Title: Jennie Bastian, founder of Communication
Date: May 21 2024
Source: Retrieved on May 30 2024 from https://feeds.acast.com/public/shows/65de9ee46569fa0017d9fc9d.

MK: Hello and welcome to THE CHILD AND ITS ENEMIES, a podcast about queer and neurodivergent kids living out anarchy and youth liberation.

Here at THE CHILD AND ITS ENEMIES we believe that youth autonomy is not only crucial to queer and trans liberation, but to anarchy itself. Governance is inherently based on projecting linear narratives of time and Development and gender onto our necessarily asynchronous and atemporal queer lives, and youth and teens are at the center of this form of oppression.

Our goal with the podcast is to create a space by and for youth that challenges all forms of control and inspires us to create queered, feral, ageless networks of care.

I'm your host, mk zariel; I'm fifteen years old, and I'm the youth correspondent at the Anarchist Review of Books, author of the blog Debate Me Bro, and organizer of some all-ages queer spaces in my city and online. i’ve organized with anarchist archives, all-ages punk venues, feminist mutual aid collectives, zine distros, neurodivergent art spaces, trans media projects, teenage anarchist support groups, the occasional political campaign, and oh so many trans meetups. With me today is JENNIE BASTIAN, abolitionist artist and founder of Communication!

Jennie: My pronouns are she/her. I have organized formally and informally with other artists as Equity for Artists, as well as under the umbrella of Communication. I have generally stayed away from organizing in any formal with any political party, as I don't feel any of them fully represent me. In my art practice and my parenting I believe in centering the most vulnerable and sharing power to achieve equity and connection. I'm also a mom to a 5 year old.

MK: So, you founded the all-ages and sober punk venue and local art space Communication in WI, correct?

Jennie: Yas! I cofounded Communication in spring of 2018 with three other people. Two were musicians, one an artist and vintage seller.

MK: What led you to make this an all-ages space? Like, were you into art and punk music, or vintage stuff, or other stuff like that, as a kid and teen?

Jennie: I was fortunate to attend Milwaukee High School of the Arts in the 1990s, which was an incredible place to learn at that time. It was before arts funding, as well as education funding, was gutted in Wisconsin. I told my parents I wanted to be an artist when I was 3 years old, and it never changed. I got a camera when I was 12 and that's still my primary mode of making. I was interested in zines and Riot Grrl culture, trading mix tapes, thrifting, and dressing the opposite way most of the "cool" teens dressed.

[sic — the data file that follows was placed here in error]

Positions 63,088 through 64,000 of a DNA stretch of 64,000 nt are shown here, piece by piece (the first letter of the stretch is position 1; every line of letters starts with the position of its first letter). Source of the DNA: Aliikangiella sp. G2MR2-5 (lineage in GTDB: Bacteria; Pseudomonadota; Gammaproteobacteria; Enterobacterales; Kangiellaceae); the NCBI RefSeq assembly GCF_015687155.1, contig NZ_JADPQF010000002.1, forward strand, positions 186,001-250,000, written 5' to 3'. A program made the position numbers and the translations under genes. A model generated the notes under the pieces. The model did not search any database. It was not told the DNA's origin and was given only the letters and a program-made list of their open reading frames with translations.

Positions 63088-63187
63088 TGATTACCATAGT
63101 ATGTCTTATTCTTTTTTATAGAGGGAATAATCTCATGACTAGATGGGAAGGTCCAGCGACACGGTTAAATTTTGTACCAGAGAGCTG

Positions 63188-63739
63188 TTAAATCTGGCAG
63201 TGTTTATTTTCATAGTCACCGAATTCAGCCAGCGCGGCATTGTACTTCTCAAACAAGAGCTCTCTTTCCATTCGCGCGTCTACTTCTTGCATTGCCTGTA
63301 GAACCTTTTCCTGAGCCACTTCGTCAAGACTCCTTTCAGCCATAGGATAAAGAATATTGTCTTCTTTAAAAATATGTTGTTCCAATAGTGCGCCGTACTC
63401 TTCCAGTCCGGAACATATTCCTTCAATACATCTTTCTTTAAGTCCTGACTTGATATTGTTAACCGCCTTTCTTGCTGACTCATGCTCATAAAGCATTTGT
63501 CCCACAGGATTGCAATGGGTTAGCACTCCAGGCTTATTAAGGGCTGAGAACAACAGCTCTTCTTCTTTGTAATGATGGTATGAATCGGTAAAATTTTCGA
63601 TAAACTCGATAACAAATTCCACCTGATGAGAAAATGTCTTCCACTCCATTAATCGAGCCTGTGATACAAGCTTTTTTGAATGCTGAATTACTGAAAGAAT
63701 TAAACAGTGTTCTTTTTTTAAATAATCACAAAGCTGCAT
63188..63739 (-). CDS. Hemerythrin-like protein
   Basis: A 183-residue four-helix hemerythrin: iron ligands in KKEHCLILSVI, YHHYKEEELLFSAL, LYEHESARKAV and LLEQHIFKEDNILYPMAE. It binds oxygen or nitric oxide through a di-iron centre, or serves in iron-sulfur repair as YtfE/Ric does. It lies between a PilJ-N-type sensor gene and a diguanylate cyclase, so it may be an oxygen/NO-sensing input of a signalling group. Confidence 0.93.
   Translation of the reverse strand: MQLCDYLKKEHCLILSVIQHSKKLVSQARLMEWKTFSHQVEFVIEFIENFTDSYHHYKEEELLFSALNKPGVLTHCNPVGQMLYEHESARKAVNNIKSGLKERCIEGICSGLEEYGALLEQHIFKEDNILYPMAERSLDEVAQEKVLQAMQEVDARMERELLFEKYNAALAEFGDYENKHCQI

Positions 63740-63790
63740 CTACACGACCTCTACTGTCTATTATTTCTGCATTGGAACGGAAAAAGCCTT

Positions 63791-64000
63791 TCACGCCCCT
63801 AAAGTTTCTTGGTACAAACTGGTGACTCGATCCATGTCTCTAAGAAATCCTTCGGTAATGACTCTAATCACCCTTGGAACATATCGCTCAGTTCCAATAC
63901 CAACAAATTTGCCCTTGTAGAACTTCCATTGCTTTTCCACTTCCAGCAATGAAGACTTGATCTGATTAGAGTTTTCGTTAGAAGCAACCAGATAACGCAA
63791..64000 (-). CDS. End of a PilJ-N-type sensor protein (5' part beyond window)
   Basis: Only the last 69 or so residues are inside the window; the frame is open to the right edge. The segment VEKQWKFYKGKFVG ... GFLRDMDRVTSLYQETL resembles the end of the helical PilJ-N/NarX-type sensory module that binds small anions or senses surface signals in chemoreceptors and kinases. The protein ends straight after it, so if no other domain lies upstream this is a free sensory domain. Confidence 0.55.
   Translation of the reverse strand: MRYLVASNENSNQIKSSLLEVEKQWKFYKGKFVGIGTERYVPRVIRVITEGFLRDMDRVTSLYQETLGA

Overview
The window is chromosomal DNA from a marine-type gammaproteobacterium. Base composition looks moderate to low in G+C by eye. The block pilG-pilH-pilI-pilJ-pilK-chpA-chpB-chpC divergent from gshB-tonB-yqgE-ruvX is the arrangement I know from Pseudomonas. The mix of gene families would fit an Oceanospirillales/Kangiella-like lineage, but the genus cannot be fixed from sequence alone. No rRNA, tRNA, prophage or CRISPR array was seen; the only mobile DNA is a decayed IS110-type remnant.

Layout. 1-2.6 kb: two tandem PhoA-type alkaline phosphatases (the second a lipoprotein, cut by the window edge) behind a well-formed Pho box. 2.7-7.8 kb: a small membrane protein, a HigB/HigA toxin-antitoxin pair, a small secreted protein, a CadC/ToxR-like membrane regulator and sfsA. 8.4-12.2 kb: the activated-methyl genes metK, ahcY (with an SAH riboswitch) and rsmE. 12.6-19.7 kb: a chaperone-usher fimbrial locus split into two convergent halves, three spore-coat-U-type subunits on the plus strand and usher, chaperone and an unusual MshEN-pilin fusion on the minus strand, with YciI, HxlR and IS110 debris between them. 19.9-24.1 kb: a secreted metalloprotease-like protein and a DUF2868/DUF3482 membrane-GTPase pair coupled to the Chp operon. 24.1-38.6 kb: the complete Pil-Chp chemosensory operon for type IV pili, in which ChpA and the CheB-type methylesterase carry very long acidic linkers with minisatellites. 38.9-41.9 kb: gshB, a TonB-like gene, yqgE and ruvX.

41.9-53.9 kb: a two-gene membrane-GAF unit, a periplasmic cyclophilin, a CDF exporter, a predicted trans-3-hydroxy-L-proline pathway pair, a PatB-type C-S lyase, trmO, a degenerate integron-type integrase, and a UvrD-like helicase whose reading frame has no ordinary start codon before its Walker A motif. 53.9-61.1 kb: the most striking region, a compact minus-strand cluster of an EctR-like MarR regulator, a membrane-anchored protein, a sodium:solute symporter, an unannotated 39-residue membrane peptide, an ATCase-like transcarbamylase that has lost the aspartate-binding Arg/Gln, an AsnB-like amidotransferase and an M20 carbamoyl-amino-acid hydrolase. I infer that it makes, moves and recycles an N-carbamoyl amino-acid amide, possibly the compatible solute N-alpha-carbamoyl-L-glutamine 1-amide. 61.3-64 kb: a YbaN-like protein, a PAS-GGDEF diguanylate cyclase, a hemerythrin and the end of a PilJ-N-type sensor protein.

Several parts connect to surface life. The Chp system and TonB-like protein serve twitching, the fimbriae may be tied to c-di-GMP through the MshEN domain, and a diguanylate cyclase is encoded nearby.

MK: Ooh, Riot Grrl means the world to me too! How do you think that genre and subculture affected your views on youth liberation?

Jennie: I don't think I understood myself as being a part of any liberation movement in my youth, since that wasn't a conversation I was really allowed to have in my home. But having exposure to zines and subcultures at a young age, as well as attending integrated schools and learning how difference can be challenging AND positive, set me up to be very, very receptive to youth liberation once I spied it. It felt absolutely obvious to me that young people should have power and freedom.

MK: Did you have access to all-ages, queer-inclusive, spaces for your interests in art and music? Or were you aware of other teenagers who were involved?

Jennie: I didn't actually have access to spaces like that often since I lived in the rural suburbs and was bused into the city for school, but I knew about a lot of spaces where friends of mine went to see music and hang out. I didn't know about a lot of spaces that were SOBER though, and that is honestly why I didn't try harder to go. I never liked feeling like something weird would happen and I might not feel safe. Raves were not my thing because of all the drugs and house shows had too much sexual harassment. I was real fastidious about being in control of my surroundings.

MK: Yeah, being a teenager isolated from urban centers can make organizing that much harder—how would you say you coped with that? And how do you think today's online organizing might change that?

Jennie: I had a lot of friends who had cars and were kind enough to give me rides to spend time together, which helped a bit! I also just made a lot of art by myself at home and read alllll the time. I wish I had been able to connect more about why I was making art, to help myself feel less alone, but I also think the internet could have been a really challenging place for me at that age (it still is now!). I also spent more time with nature as a young person - which is a different kind of sense of community. I think there is a lot more accessibility in how teens can connect with each other online, and if they're in the right discord channel or forum, it probably helps many of them feel less alone. I'm glad teens can choose to learn so much from the internet about queer history, subcultures, art, all the things that can be harder to find in small towns or isolated settings.

SPROUT: What sort of differences in use pattern and meaning generation do you find between adults and kids when in the online organizing space. I feel many more adults fall prey to the misinfo and disinfo that goes around, whereas kids have a better sense of media literacy. Can you speak on this?

Jennie: I think that many adults trust their government to make "good" choices for them, and young people have not yet been indoctrinated into that belief, so they are more easily able to resist falling under the spell of fear of the other, and can see the patterns of misinformation as they spread. It also seems to me that there is more likelihood of neurodivergent youth (and ND adults) being able to see through the veil of mainstream media and status quo BS, because they quite literally have stronger pattern recognition!